Understanding ETFs

Combining the flexibility of stocks and the portfolio-diversifying strengths of mutual funds, ETFs give you an affordable way to access a wide variety of asset classes.

What are ETFs?

ETFs or "exchange-traded funds" are exactly as the name implies: funds that trade on exchanges, generally tracking a specific index. When you invest in an ETF, you get a bundle of assets you can buy and sell during market hours—potentially lowering your risk and exposure, while helping to diversify your portfolio.

  • E icon

    Exchange

    ETFs are bought and sold like a common stock on a stock exchange.

  • T icon

    Traded

    Like a stock, ETFs are traded and experience price changes throughout the day.

  • F

    Funds

    Similar to a mutual fund, ETFs are a collection of tens, hundreds, or sometimes thousands of stocks or bonds in a single fund.


Why invest in ETFs?

If you’re looking for an affordable, tax efficient way to access a broad range of asset classes, investing in ETFs might be right for you. Here are some of the reasons ETFs work for so many investors:
 

  • Diversification

    ETFs let you access a diverse mix of asset classes, including domestic and international stocks, bonds, and commodities.

  • Lower cost

    ETFs typically have lower operating expense ratios (OERs) than actively managed mutual funds.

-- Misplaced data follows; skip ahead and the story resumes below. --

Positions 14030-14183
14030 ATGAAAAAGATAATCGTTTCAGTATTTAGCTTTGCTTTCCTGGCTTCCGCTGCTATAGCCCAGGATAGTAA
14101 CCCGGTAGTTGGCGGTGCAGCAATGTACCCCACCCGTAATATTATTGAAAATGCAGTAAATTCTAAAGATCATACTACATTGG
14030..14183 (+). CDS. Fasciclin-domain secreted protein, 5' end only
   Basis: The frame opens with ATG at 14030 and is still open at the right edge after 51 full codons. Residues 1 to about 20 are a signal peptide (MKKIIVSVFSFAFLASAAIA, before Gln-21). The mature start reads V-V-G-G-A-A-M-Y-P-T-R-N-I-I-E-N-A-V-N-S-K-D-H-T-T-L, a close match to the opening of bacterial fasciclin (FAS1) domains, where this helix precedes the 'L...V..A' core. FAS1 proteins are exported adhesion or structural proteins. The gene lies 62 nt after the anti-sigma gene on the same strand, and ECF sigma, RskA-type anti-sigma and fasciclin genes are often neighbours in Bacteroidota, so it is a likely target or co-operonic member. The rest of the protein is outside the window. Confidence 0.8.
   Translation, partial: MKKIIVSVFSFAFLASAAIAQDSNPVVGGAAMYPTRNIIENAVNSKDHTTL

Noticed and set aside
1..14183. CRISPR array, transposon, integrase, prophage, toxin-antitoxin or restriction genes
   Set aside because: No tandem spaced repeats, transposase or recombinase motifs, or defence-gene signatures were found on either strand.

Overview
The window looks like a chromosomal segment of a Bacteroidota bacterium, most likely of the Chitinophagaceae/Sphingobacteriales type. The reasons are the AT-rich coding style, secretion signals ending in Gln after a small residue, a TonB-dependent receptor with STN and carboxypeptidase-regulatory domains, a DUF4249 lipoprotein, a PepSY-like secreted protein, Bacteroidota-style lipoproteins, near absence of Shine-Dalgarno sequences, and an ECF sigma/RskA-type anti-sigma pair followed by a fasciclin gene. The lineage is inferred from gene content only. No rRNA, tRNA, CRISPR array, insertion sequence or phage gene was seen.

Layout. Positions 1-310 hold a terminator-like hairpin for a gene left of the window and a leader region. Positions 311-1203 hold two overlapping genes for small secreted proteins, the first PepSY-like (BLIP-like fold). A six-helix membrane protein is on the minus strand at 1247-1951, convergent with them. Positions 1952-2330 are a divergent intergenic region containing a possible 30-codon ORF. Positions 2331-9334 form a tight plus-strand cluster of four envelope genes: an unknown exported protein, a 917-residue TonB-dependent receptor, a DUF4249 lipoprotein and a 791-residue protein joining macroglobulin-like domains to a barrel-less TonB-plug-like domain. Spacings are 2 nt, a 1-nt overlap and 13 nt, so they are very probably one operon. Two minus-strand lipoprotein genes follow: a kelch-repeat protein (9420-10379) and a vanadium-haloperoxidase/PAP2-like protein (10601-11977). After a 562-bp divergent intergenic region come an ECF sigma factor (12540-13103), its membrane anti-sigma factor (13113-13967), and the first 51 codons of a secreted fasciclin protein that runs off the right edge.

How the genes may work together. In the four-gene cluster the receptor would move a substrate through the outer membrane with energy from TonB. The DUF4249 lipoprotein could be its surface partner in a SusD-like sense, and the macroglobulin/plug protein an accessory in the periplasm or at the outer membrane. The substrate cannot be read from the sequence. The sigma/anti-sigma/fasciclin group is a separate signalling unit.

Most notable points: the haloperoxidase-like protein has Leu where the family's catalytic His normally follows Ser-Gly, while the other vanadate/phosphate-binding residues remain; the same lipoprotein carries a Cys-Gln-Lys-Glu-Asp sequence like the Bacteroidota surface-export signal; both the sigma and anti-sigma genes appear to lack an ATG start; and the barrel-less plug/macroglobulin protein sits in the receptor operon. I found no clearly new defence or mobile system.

• Trading flexibility

    ETFs combine the trading versatility of individual securities with the diversified qualities of mutual funds to meet a variety of investment needs.

  • Tax efficiency

    ETFs are widely considered to be more tax efficient than actively managed mutual funds for a number of reasons.


How do ETFs and mutual funds compare?

Both offer advantages but, as with any investment approach, there are also things to consider.

  • balanced scale

    How they are most similar

    In most cases, both ETFs and mutual funds represent "baskets" of individual securities, for example stocks or bonds. 

  • unbalanced scale

    A key difference:

    ETFs are "exchange-traded" and can be bought or sold intraday at different prices. Mutual fund trades are executed once a day, at a single price.


What do ETFs cost?

Many ETFs can be inexpensive, but as with all investments, you should be aware of the costs. Here are the costs most commonly associated with ETFs:
 

  • Trade commissions

    The fees your brokerage company charges each time you buy or sell an ETF which can range from $0-$201 per trade for online trades, depending on number of trades.

    Standard online trades at Schwab range from $0-$4.952,3 per trade.
     

  • Operating expense ratio (OER)

    The ongoing management fee charged for an ETF by the fund’s sponsor. This can vary widely, with the industry asset-weighted average** OER for passively managed ETFs being 0.21%4.

    The asset-weighted average OER for cap weighted Schwab ETFs is just 0.05%5.
     

  • Bid/Ask spreads and premiums

    Trading costs can also include two misunderstood and sometimes overlooked items: Bid/Ask spreads and changes in discounts and premiums to an ETF's net asset value (NAV).


What types of ETFs are there?

As ETFs continue to surge in popularity, their numbers and types are growing every day. And understanding what they offer and how they’re different is key to choosing the right ETF for you.
 

ETFs with Schwab

  • ETFs with Schwab

    Choose from 500+ commission-free2 ETFs from Charles Schwab Investment Management (CSIM) and other leading fund companies—including Schwab's low-cost market cap index ETFs.

  • Ready to start investing?

    Already a Schwab client? Log in 

Need help understanding your ETF options?